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Edinburgh Review
One of the most influential British magazines of the 19th century


The second Edinburgh Review, founded in 1802, became one of the most influential British magazines of the 19th century. It promoted Romanticism and Whig politics.

Started on 10 October 1802 by Francis Jeffrey, Sydney Smith and Henry Brougham, it was published by Archibald Constable in quarterly issues until 1929. It began as a literary and political review. Under its first permanent editor, Francis Jeffrey (the first issue was edited by Sydney Smith), it was a strong supporter of the Whig party and liberal politics, and regularly called for political reform. Its main rival was the Quarterly Review which supported the Tories. The magazine was also noted for its attacks on the Lake Poets, particularly William Wordsworth.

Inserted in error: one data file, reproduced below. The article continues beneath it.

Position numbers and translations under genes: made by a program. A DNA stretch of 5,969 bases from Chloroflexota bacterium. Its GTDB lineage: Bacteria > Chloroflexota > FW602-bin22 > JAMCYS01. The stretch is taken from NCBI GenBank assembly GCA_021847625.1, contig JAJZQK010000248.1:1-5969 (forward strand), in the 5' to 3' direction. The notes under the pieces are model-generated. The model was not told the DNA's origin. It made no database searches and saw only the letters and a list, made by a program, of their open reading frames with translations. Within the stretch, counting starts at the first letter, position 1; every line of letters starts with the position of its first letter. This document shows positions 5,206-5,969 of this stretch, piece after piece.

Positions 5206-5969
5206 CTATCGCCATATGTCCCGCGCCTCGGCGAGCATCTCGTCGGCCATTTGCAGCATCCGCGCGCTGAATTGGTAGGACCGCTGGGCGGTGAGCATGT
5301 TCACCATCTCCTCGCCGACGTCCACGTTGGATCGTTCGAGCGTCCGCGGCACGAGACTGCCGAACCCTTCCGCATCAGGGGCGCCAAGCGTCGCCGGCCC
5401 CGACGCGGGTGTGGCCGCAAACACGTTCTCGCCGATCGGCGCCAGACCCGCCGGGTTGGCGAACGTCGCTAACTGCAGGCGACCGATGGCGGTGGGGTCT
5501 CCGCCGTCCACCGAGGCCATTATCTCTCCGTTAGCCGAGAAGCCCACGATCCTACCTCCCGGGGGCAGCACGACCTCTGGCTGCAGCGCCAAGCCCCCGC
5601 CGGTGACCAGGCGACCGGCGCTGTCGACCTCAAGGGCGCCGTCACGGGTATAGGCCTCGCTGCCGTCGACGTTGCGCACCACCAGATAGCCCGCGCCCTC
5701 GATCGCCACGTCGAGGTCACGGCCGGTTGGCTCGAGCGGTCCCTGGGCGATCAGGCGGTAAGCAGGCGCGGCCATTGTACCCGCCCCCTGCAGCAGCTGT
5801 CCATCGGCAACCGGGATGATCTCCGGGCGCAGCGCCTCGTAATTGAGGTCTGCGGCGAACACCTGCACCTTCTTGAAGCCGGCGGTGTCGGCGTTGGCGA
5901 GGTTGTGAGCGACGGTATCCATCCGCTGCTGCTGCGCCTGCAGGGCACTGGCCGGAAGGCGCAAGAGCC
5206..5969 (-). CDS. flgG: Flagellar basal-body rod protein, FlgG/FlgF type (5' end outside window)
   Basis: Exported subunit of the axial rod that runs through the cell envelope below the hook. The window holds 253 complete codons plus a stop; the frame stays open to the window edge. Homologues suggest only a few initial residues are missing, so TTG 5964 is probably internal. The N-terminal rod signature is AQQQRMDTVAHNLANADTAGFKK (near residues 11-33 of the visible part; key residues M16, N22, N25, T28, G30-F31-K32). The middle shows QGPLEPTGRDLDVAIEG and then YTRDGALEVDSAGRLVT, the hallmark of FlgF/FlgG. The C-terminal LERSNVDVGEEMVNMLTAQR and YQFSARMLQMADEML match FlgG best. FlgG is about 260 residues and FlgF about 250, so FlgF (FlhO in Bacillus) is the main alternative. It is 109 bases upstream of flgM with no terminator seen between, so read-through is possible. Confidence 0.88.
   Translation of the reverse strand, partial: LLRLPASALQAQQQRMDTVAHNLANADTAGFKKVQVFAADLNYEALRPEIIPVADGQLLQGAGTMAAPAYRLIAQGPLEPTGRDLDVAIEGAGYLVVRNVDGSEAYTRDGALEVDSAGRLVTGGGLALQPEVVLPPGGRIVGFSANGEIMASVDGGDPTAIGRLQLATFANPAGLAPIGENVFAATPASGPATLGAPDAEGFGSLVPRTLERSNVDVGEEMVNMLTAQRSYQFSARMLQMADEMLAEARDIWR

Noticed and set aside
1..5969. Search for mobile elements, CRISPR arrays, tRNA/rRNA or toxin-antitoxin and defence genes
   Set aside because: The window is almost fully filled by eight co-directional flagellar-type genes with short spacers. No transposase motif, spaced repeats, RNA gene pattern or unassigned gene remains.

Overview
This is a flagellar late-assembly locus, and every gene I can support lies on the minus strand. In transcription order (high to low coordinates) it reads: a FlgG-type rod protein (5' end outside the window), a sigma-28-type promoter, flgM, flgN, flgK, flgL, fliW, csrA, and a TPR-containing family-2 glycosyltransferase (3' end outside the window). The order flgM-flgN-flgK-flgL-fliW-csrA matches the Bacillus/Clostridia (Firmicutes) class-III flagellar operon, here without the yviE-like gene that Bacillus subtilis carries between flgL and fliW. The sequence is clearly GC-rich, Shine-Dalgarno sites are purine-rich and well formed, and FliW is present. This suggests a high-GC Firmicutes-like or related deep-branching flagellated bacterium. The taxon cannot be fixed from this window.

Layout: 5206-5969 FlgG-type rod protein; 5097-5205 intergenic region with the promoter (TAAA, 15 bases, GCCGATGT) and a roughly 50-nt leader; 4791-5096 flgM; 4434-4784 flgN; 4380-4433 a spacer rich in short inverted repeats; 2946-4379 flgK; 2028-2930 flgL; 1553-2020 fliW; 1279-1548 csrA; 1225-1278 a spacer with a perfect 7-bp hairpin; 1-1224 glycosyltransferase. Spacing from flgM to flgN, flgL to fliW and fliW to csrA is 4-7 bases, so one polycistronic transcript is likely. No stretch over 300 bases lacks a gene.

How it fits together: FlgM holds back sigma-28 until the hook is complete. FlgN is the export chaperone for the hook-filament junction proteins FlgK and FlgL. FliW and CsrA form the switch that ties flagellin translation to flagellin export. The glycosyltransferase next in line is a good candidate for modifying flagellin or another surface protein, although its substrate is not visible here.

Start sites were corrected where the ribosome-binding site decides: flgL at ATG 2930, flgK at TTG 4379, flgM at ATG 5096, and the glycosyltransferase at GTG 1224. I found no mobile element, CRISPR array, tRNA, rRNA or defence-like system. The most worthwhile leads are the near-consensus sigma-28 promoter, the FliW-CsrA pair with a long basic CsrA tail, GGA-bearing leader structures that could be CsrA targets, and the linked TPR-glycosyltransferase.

It was owned at one point by John Stewart, whose wife Louisa Hooper Stewart (18181918) was an early advocate of women's suffrage, having been educated at the Quaker school of Newington Academy for Girls.

It took its Latin motto judex damnatur ubi nocens absolvitur (the judge is condemned when the guilty is acquitted) from Publilius Syrus.

The magazine ceased publication in 1929.

Electric Scotland Note: I am acquiring a number of their volumes to extract articles for the site.


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